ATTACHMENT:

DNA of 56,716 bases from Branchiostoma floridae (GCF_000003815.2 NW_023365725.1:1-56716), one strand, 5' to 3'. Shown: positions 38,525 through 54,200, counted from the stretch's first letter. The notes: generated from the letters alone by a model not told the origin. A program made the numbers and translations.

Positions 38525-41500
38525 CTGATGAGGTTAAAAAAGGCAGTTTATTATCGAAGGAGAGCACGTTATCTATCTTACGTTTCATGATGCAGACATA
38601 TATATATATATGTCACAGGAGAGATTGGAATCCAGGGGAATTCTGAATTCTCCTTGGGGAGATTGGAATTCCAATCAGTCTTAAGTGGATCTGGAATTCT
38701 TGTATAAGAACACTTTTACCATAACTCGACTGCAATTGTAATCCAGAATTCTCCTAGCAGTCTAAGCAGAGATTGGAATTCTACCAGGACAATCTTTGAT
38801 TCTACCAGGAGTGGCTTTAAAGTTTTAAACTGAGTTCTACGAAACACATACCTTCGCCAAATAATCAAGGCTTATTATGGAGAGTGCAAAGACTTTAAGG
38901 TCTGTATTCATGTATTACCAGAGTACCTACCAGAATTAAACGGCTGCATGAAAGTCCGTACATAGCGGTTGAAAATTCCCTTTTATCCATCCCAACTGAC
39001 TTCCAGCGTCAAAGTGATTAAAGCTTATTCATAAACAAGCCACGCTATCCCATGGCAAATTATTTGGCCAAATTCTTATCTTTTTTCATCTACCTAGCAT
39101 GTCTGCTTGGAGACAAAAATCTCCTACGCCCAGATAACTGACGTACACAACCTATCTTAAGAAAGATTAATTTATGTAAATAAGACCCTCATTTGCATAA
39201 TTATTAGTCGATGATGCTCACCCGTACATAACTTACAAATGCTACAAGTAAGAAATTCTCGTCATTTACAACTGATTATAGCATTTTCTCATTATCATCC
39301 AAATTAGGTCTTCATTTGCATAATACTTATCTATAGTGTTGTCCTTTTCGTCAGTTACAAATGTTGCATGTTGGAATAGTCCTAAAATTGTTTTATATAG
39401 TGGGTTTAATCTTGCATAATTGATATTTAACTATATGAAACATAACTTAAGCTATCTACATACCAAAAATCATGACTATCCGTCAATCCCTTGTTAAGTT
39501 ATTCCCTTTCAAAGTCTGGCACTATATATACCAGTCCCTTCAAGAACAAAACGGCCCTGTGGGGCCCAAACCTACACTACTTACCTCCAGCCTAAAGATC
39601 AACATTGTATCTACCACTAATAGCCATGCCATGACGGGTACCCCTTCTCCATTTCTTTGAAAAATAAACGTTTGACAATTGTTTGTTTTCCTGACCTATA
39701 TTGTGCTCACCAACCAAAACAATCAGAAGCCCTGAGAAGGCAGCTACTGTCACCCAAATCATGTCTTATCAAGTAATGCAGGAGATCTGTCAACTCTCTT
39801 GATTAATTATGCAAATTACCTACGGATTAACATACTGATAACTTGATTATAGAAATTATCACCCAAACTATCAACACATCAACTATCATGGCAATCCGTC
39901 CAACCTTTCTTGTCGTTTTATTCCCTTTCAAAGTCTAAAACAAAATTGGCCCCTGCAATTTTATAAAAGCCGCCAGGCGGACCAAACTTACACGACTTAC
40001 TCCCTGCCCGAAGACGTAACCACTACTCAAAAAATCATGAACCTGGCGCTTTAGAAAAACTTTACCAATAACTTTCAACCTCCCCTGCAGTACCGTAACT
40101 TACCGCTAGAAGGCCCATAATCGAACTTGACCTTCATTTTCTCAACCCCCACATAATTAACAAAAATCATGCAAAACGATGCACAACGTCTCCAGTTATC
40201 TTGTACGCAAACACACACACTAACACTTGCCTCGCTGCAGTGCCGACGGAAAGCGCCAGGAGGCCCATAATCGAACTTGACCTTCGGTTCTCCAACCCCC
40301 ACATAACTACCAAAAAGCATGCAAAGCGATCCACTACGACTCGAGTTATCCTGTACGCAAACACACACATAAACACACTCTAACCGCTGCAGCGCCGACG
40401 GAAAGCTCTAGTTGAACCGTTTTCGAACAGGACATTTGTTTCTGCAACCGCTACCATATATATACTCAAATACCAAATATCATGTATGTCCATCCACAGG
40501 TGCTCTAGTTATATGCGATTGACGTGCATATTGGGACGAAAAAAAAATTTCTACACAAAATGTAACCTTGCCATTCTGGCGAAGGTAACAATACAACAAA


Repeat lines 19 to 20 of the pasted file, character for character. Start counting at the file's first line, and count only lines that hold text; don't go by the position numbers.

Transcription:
40101 TACCGCTAGAAGGCCCATAATCGAACTTGACCTTCATTTTCTCAACCCCCACATAATTAACAAAAATCATGCAAAACGATGCACAACGTCTCCAGTTATC
40201 TTGTACGCAAACACACACACTAACACTTGCCTCGCTGCAGTGCCGACGGAAAGCGCCAGGAGGCCCATAATCGAACTTGACCTTCGGTTCTCCAACCCCC